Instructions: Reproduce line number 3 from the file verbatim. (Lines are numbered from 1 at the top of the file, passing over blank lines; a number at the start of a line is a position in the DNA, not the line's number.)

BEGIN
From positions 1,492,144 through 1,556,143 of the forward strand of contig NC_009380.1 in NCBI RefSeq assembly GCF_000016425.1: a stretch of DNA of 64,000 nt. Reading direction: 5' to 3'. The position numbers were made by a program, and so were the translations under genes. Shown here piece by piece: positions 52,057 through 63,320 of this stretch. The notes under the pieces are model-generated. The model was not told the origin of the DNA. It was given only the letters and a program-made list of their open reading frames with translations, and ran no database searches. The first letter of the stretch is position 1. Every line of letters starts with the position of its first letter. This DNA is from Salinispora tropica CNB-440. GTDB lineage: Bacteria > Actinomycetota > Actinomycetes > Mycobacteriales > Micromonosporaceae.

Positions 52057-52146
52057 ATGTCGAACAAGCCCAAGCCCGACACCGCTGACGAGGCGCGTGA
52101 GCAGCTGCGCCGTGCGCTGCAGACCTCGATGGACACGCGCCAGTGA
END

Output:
52057 ATGTCGAACAAGCCCAAGCCCGACACCGCTGACGAGGCGCGTGA